This text is part of:
Table of Contents:
1 B.C. 196
2 In 193 B.C. (XXXV. xiii. 4) Ptolemy married the daughter of Antiochus: preliminary arrangements for this may have been under way at this time. It may be noted that just as Antiochus silenced the Rhodian ambassadors by quoting to them the complimentary speeches of Rome (see xx. 8 above), so he now silences the Romans by quoting to them a treaty of which they, apparently, knew nothing before and which weakened their case a good deal. Open covenants would have saved the free-speaking Romans a good deal of embarrassment in the east.
3 One of Alexander's generals, who had carved out a kingdom for himself in this region. He was defeated by Seleucus, founder of the Seleucid dynasty, to which Antiochus belonged, in 281 B.C. (XXXIV. lviii. 5; Justin XVII. 1).
4 See xxxviii. 1 above.
5 See XXXI. xvi. 4. Antiochus had apparently suffered along with Ptolemy from the depredations committed by Philip under the authority of the treaty which he had made with Antiochus to plunder the young Ptolemy (see the Introductory Note).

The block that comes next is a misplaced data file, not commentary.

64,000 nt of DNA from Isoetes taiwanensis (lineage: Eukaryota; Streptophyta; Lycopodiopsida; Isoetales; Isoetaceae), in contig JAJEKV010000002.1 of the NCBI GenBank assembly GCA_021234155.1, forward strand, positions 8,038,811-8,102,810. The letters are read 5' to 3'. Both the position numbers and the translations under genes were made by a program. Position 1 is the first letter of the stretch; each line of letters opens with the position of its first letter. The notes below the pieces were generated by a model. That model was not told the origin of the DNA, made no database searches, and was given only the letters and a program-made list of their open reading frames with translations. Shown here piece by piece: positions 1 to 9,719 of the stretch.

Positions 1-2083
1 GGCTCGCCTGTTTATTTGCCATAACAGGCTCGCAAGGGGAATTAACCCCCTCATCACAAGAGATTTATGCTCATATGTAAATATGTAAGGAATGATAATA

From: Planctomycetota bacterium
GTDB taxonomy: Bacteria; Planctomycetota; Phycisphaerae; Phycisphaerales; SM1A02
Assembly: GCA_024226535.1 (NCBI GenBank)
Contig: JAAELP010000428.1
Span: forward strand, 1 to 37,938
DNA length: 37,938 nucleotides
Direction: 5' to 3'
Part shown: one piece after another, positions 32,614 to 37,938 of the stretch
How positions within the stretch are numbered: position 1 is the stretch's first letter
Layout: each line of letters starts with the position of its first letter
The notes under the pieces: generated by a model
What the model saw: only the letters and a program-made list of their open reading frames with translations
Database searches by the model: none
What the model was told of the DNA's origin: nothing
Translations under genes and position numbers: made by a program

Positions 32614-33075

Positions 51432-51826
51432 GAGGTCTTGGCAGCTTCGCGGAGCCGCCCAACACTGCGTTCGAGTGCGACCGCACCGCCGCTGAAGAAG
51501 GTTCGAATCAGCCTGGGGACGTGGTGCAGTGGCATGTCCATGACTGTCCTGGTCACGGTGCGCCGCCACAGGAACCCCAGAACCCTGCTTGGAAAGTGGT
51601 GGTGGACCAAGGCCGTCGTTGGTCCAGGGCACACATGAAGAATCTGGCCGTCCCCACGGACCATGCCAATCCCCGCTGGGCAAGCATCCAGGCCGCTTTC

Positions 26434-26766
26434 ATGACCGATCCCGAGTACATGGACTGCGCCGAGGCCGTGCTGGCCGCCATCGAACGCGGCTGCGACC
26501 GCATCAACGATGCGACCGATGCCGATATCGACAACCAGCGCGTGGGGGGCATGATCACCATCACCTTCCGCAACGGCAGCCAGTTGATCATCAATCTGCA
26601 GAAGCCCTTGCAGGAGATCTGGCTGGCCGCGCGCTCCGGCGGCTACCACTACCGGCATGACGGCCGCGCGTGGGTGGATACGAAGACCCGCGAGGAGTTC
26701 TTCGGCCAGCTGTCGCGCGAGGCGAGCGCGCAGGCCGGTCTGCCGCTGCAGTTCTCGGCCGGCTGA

6 In XXXV. xvi. the argument turns on the Roman legal doctrine of possessio (the unchallenged occupancy of a piece of property for a specified period), which under certain conditions could confer a valid title. Antiochus means that Ptolemy and Philip had violently interrupted his own possessio and had thus robbed him of property which he was trying to recover. The propriety of attributing to Antiochus this much acquaintance with Roman law might be questioned.
7 B.C. 196
This work is licensed under a Creative Commons Attribution-ShareAlike 3.0 United States License.
An XML version of this text is available for download, with the additional restriction that you offer Perseus any modifications you make. Perseus provides credit for all accepted changes, storing new additions in a versioning system.